Swapping waiting lists means a new hip faster for Leslie
Leslie Mayne is an active 71-year-old from Little Torrington in Devon. When he was told that his wait time for a hip replacement would increase from 18 weeks following his date of first referral to 62 weeks, he decided enough was enough and he took action.
“It all started in August 2016, when I first noticed a problem,” said Leslie. “Originally I thought I had groin strain, but I was seeing an osteopath for a shoulder problem and when I asked them about it they took an X-ray and it showed a problem in my hip.”
Leslie’s osteopath wrote to his GP who examined Leslie and set him on a course of physiotherapy and exercise.
“By March 2017 it was obvious that this wasn’t working, so I was referred to my local general hospital for an assessment by a consultant who agreed that my left hip needed replacing; this consultation took place at the end of May,” said Leslie.
In early June he was back at this local district hospital for a pre-operative assessment, at which point he was told that he could expect surgery in 18 to 20 weeks.
“Then things went quiet,” said Leslie. “I rang again to see what was happening and was told the waiting time had slipped to 25 weeks. This happened several times until I was called back for another pre-operative assessment in December, because the previous one had run out. At that assessment I asked the nurse about waiting times, and she said they were currently operating on people who had been waiting for 45 weeks.”
In January 2018 Leslie rang the hospital again to be told that the wait time from referral to operation had slipped further to 62 weeks.
“To me this was unacceptable,” he said. “I had even looked into the scheme whereby the NHS will pay for treatment in hospitals overseas, but all the leg work – such as finding a hospital and surgeon overseas and getting them to agree to carry out the treatment – has to be done by the patient so I decided to put that to one side. When I was told the wait time had changed to 62 weeks I did another Internet trawl and discovered Peninsula NHS Treatment Centre in Plymouth.”
Leslie emailed Peninsula NHS Treatment Centre from its website and received a prompt reply. He was given all the information he needed to go back to his GP to get a referral to Peninsula for his treatment.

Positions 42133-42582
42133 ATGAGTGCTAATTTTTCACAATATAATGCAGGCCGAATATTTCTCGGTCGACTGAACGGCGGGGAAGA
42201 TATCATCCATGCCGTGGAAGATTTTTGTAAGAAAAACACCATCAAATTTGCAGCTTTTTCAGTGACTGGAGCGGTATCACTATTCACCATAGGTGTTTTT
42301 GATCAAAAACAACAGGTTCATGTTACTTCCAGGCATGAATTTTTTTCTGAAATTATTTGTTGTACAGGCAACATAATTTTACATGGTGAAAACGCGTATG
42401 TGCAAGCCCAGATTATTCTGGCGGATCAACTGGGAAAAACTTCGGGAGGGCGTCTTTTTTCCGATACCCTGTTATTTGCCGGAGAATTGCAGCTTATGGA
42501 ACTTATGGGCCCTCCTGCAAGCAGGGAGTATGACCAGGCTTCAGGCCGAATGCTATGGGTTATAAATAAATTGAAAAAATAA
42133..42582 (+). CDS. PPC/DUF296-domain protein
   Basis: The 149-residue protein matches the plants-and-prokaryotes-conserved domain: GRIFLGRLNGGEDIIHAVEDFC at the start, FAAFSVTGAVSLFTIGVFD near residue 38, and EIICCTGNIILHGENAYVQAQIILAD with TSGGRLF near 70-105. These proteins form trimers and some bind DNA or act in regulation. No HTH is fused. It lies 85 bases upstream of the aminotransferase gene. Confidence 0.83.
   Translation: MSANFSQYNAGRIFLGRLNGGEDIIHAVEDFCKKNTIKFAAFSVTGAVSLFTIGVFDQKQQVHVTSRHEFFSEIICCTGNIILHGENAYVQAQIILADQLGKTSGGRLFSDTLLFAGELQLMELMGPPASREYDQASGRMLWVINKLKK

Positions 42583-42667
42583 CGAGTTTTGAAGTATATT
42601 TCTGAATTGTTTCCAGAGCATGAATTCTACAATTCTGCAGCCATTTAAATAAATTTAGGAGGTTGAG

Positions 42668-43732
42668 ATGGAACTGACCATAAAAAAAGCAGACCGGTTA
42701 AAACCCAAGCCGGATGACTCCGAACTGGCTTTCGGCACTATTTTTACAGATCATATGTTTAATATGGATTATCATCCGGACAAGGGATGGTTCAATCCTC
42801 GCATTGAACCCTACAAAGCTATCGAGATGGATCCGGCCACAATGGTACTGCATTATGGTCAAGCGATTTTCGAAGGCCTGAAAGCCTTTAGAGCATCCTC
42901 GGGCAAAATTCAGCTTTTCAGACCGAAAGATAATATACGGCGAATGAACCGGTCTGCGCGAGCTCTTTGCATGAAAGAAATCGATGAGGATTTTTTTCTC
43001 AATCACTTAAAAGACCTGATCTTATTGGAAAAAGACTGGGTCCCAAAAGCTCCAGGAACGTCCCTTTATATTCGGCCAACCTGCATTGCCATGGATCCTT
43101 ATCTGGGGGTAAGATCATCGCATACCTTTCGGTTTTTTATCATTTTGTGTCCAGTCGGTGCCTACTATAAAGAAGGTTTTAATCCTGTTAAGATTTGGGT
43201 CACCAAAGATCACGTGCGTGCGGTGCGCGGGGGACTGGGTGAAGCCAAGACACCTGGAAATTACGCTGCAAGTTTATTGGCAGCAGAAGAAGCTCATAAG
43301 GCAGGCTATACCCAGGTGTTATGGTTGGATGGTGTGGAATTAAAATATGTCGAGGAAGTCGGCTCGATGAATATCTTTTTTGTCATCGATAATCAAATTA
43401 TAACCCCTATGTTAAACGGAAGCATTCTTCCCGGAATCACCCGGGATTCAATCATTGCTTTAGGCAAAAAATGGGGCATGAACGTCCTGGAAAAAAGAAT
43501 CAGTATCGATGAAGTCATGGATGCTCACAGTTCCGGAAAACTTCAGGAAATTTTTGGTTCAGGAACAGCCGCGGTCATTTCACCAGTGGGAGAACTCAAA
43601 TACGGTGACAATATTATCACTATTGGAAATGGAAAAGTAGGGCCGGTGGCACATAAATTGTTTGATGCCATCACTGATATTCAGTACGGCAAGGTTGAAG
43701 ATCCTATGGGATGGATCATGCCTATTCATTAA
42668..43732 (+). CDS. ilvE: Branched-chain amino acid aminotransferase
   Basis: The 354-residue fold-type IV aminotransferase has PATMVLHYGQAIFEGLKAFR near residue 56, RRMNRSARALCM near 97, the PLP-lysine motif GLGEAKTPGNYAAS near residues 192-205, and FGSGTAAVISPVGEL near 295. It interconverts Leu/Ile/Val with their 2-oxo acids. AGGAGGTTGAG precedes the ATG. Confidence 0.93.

“I spoke to my local GP surgery which seemed not to know about Peninsula NHS Treatment Centre until the week I contacted them – and that was because two other patients had been in touch about moving from their current waiting list to Peninsula’s,” said Leslie.
He is now booked into Peninsula NHS Treatment Centre for a pre-operative assessment in early February with the potential for surgery just 12 weeks later.
Leslie commented: “If I had known about Peninsula NHS Treatment Centre in May of last year I could have saved myself months of unnecessary waiting. People need to know that Peninsula NHS Treatment Centre and centres like it exist, and that they have the legal right to move from their existing waiting list to a shorter one if they have been told that the wait will be longer than 18 weeks.”
He added: “The problem with my hip is totally restrictive now. I have difficulty walking, swimming, tending the garden or doing other chores around the house and if I have to walk 50 yards I really do not want to walk any further. Thanks to Peninsula NHS Treatment Centre I can now look forward to getting my life back faster than if I had stayed on my original waiting list.”
NHS England offers guidance to patients about swapping to a shorter waiting list if you have been told that would will have to wait for treatment for more than 18 weeks.
If you find yourself in this position and you are waiting for a procedure carried out at Peninsula NHS Treatment Centre, you should contact the Devon Referral Support Service (DRSS) to talk about transferring your care. The DRSS may be able to do this at that point, or it may advise you to go to your GP and ask for a referral to Peninsula NHS Treatment Centre. If you do not hear from the DRSS within one week, you should contact your local Care Commissioning Group to ask for the transfer.
When you contact the DRSS you may be given a list of hospitals to choose from. If Peninsula NHS Treatment Centre is not on that list you still have the right to come here if you wish to – let the DRSS know.
Once all this is done your referral information, diagnostic results and waiting list information will be transferred to Peninsula NHS Treatment Centre.